It cannot be better IMHO because of two reasons:

* it requires much more resources than erasing - same volume to write, but requires reading the initial value, and requires memory and computation time for encrypting
* it cannot be more secure than rewriting to a known and fixed value, because that process gives same result whatever the input was.

The problem in securely erasing is the possibility at a physical level to find the previous value of a sector. Writing an encrypted version instead of a fixed sequence should not help a lot here. So the common usage is to rewrite multiple time with different patterns in order to lower the possibility of recovering the original data, or to physicaly destroy the support.


This was for full disk erasure. If you want to be able to delete individual files, it may depend on the file system, OS and physical media. On the simple case where you have a simple magnetic disk, a file can be rewritten in place before deletion. In that case, the previous data will not be recoverable because it has ben replaced on the disk.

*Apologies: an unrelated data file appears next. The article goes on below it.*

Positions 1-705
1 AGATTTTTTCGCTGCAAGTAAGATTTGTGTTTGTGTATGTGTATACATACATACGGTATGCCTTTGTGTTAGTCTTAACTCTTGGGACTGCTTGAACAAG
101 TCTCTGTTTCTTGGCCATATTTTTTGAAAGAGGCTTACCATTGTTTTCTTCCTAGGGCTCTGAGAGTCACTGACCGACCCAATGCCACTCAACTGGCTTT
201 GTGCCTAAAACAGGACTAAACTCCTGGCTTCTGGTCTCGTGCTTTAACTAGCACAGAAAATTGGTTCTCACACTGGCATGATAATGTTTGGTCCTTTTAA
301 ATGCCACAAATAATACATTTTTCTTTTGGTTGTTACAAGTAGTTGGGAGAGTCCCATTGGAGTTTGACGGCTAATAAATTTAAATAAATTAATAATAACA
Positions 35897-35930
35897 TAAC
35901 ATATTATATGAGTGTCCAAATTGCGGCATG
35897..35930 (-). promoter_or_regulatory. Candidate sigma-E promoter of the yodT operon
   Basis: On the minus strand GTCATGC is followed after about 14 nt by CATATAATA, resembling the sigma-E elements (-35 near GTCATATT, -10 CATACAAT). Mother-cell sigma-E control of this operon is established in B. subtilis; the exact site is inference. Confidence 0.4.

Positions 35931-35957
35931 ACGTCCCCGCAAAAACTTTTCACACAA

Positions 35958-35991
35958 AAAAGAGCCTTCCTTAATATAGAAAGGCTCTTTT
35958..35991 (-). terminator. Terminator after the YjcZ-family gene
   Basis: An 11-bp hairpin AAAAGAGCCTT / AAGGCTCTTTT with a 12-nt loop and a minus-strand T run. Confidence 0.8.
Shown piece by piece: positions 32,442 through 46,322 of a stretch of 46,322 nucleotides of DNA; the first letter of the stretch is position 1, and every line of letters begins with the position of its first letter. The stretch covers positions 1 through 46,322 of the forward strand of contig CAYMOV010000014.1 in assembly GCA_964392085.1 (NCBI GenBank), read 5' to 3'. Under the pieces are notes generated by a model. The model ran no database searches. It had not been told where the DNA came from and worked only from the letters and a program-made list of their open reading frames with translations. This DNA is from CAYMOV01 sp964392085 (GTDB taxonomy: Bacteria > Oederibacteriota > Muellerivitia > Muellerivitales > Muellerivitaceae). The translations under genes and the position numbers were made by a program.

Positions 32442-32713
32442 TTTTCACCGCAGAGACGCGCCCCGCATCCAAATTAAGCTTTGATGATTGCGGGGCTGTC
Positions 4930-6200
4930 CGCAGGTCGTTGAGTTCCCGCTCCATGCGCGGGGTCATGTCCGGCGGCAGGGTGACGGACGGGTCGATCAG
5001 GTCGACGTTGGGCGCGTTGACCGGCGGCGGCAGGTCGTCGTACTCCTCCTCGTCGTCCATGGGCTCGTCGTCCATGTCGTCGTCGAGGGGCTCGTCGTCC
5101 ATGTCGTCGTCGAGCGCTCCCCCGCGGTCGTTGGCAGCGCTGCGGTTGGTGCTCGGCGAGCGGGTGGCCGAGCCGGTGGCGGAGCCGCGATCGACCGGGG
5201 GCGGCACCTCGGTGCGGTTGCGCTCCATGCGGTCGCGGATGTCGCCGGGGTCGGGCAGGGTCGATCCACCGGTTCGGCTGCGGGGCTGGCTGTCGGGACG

But there are different corner cases:

- Windows offers a functionality of automatic versioning of files. In that case, when you try to rewrite a file, you only write a new version of it, and the previous one subsist on disk.
- other OS offer versioned file system that result in the same problem as above
- some memory stick or SSD do not rewrite a file in place but always write on a new *sector*, in that case, you cannot erase a single file data.

That means that there is no secure and portable way to completely erase a single file. It works with simple file systems on magnetic disk (the most common use case), but can fail if the file system or media has special processing.